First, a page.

|Lewis Dodgson would have felt at home in this pile of stones and tiger lilies across from my house|
One of the most astonishing questions I’ve been asked lately is, “Where do you want us to put the porta-potty?”
“I don’t want you to put a porta-potty anywhere,” I answered. And then, “What porta-potty.”
“Well,” Charlie said, rolling his eyes toward the porta-potty truck that I’d just noticed out on the street, “There are five men here, and nature calls, or at least it may. Unless you want them using YOUR bathroom...”
Since my office is between the kitchen and the bathroom, I told them where to put the porta-potty, in no uncertain terms, and they put it there, and all the following questions, from other people, have been “WHAT is going on at your house? You have a...”
“Porta-potty,” I supply.
Especially since the scaffolding is all hidden on the other side of the house now and the porta-potty stands alone. Just like the Cheese, in the Dairy-O.
Speaking of cheese... or perhaps I shouldn’t.
Perhaps I should speak of compost, instead. It’s all part of the same system. I wouldn’t need a porta-potty if these men didn’t eat, and what do they eat? They eat what comes from the earth or they eat what eats what comes from the earth, grows in the soil, and what is soil but a lot of micronutrients that come from the stars and from the compost; and that compost is composed of all the things that are supposedly used up – dead leaves, grass clippings, vegetable leavings... and manure. Which, with a little microbial action come back as a fertilizer to grow things out of the soil again. Life, used up – death, but not really – then life again. At least that’s the way it always worked before Monsatan came along (it’s all very religious, isn’t it?). Which brings us back to the porta-potty. Or not.
The other day I was listening to the radio and I heard the novelist, Margaret Atwood, talking about age and she said something to the effect that ‘young people worry a lot more than we do because they don’t know their own life’s plot yet.” Yep, it could be anything. And it started me thinking.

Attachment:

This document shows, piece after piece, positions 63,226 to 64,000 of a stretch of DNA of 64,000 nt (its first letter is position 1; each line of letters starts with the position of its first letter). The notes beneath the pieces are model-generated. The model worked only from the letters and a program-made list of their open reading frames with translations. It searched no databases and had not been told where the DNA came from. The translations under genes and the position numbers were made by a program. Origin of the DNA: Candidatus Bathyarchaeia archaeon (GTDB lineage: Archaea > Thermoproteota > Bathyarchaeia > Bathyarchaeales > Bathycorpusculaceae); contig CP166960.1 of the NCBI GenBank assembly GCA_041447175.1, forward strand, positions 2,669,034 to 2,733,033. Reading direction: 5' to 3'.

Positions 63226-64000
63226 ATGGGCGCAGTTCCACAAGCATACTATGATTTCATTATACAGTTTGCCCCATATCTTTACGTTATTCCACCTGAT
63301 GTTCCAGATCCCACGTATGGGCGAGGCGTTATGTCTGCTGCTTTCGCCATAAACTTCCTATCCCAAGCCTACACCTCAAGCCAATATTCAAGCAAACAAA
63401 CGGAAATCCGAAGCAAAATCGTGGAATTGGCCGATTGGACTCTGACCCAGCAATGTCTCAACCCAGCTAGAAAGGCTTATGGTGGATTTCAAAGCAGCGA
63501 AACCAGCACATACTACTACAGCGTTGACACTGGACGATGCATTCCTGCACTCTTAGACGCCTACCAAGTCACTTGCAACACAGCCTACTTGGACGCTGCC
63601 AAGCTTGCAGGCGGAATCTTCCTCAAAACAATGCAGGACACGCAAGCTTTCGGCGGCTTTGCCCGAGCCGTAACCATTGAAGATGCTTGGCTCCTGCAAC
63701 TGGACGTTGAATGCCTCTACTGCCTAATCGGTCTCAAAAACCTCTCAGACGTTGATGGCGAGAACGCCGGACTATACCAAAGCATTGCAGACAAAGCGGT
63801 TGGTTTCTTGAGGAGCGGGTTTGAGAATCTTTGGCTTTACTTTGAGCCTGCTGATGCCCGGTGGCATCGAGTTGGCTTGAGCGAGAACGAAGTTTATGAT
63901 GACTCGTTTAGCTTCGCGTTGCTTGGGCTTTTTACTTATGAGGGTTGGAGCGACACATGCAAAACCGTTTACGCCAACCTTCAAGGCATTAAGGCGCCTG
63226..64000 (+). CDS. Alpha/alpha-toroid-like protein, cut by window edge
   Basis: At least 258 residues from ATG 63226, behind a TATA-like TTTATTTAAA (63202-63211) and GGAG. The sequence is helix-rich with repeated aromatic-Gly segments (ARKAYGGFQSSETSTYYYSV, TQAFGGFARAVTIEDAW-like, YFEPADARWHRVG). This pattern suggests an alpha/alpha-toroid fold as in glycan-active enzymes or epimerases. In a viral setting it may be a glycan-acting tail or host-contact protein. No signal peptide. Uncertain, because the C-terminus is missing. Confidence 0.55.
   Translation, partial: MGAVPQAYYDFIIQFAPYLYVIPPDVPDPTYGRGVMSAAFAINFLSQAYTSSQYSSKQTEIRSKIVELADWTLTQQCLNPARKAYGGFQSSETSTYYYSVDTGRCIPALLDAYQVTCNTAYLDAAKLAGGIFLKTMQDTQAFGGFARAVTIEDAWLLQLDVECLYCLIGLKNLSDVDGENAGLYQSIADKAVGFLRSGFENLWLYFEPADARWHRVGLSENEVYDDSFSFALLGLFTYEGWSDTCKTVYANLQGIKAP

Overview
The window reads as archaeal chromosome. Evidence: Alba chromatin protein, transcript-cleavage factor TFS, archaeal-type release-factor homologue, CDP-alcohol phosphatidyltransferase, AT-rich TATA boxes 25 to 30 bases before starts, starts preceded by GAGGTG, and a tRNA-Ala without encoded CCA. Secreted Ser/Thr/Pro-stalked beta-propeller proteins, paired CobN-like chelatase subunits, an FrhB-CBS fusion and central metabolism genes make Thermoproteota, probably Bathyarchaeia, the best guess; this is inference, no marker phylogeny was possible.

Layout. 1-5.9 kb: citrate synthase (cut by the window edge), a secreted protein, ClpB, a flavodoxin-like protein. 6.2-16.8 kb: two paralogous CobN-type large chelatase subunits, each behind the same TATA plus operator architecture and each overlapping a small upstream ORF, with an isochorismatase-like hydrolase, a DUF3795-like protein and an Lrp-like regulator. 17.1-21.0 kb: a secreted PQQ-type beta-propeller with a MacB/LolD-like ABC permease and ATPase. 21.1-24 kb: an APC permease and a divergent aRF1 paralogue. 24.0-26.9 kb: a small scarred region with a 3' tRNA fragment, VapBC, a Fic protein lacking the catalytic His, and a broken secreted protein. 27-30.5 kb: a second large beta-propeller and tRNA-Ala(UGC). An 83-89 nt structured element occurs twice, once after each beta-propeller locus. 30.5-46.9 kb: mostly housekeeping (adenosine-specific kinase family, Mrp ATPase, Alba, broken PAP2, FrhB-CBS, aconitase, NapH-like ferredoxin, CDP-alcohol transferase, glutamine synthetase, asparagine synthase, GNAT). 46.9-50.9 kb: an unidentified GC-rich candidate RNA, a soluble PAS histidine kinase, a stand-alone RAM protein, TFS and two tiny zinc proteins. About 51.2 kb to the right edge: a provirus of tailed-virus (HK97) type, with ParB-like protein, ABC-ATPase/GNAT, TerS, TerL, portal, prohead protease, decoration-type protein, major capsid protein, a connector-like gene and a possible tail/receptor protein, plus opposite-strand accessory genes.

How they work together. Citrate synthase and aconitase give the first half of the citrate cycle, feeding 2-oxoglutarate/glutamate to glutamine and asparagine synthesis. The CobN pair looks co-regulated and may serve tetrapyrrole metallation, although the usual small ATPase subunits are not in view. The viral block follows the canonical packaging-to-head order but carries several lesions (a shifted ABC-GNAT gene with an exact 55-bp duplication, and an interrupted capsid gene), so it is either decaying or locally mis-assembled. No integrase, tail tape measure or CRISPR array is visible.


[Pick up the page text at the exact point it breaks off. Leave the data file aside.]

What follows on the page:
All of my life I have known that there is really nothing, basically, when you get right down to it, more important than food. At this realm, at this layer of existence... food is supreme. It’s one thing you can do something about, practically. We need it three times a day or at least once every few days, we cannot live without it, and we have been given such bushels of nonsense and ill-truths about it by government and corporations and even doctors, because none of them knows anything about food and its relationship to the human body, that somebody has to try to keep the puzzle pieces straight, and talk about it and give it – food – the respect it deserves. The most we know is that real food comes from the soil and the better the soil the better the food. It’s important to remember what real food is, to keep the consciousness of it through the dark years. So that’s been my path. Nice to recognize it. Thank you Margaret Atwood.
Food connects everything. I heard Meighan Kelley belt out White Rabbit, that old, great, Grace Slick song, at a RAFFL benefit at Mary Ashcroft’s Standing Stones the other afternoon, and that, of course, put me in mind of Lewis Carroll and Charles Dodgson and Alice, and how logical everything really is but not in the way we think it is. Lest you think that Alice in Wonderland has nothing to do with food remember the pills, and the tea parties, and the little/big drinks. And of course there were, er, ah, those little girl picnics on the river.